Dill has wispy fern-life leaves. It has a flavor likened to the combination of anise, parsley, and celery with a mild lemon finish. The plant produces lacy yellow flowers that grow in flat-topped clusters called umbels. The blossoms have a fresh sour characteristic much like the herb itself and the dill pickles that they are synonymous with. Their flavor profile is a cross of lemon and parsley with mild anise notes
- Removing the plastic bag is the first thing to do. Keep the plant indoors, not fully exposed to the sunlight. Make sure you water the plant every second day or whenever it looks floppy. Water deeply at least once a week. The best time of day for water is early in the morning. The best practice is to transplant to a larger pot. It keeps the roots growing deep and the soil moist. When growing in a container, your goal is to keep the soil from drying out. Basil quickly thrives in a large pot. It grows so well, in fact, that it becomes overgrown in a short time. Overgrown basil plants, especially those allowed to flower, produce bitter leaves unsuitable for cooking. For this reason, it is important to prune overgrown basil and maintain it with periodic trimming for its health and usefulness. One last tip if you keep them in a pot is to have a flowerpot dish that keeps the soil moist and, at the same time, allows the water in excess to drain.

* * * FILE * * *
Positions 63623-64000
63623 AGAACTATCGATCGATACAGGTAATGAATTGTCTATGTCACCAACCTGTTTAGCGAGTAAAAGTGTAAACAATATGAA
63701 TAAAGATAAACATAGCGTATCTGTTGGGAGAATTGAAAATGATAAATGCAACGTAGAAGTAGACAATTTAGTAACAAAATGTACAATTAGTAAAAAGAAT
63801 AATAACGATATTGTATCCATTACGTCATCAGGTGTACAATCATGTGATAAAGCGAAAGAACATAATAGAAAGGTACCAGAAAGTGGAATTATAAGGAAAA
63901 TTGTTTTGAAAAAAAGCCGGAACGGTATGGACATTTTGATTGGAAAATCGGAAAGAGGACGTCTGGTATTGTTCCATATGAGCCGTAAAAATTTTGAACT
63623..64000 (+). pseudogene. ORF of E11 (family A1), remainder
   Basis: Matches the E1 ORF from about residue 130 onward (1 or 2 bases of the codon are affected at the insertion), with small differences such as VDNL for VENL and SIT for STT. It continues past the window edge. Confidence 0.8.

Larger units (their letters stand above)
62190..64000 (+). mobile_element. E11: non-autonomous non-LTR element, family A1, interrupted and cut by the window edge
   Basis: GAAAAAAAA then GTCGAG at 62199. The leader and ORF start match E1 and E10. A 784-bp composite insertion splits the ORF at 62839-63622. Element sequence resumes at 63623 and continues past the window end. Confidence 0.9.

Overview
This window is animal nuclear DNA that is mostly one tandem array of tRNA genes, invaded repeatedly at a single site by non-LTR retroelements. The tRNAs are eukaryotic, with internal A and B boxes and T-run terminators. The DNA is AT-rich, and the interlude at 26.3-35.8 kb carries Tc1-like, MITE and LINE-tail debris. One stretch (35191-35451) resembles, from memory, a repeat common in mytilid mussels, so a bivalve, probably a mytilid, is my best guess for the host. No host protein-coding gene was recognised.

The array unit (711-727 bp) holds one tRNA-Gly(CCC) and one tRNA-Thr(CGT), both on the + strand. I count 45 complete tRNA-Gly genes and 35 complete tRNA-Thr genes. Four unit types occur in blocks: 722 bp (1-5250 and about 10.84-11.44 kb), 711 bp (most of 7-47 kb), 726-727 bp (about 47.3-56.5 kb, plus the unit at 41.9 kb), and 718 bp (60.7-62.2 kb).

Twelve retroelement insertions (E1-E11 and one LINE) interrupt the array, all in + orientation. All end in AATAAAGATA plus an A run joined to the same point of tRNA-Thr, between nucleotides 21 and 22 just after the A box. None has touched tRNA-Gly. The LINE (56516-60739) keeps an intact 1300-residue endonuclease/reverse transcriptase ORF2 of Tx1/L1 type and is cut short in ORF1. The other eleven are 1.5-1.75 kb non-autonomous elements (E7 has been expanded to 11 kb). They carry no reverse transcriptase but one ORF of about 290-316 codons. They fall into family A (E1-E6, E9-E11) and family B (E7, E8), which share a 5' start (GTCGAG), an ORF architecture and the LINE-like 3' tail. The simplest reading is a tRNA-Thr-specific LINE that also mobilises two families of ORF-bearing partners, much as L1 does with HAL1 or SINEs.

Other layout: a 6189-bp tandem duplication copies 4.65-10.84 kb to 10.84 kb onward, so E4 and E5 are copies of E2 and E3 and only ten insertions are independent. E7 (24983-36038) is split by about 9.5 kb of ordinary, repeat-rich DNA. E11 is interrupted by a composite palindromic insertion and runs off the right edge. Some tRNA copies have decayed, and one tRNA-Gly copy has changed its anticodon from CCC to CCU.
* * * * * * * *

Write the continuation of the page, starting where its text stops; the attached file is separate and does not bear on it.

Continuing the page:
Lemon Dill Pesto
5 tablespoons walnuts
5 cloves garlic
6 ounces fresh dill, about 2 to 3 cups, roughly chopped
1 large lemon, zested
1 teaspoon salt
3/4 to 1 cup canola oil
- Place 5 tablespoons walnuts and 5 cloves garlic in a food processor and process until finely chopped. Add fresh dill, lemon zest, and salt. Process into a thick paste.
- Continue to process, gradually pouring in canola oil until pesto is the consistency of a thick tomato sauce.
- Refrigerate lemon-dill pesto, covered, until ready to use.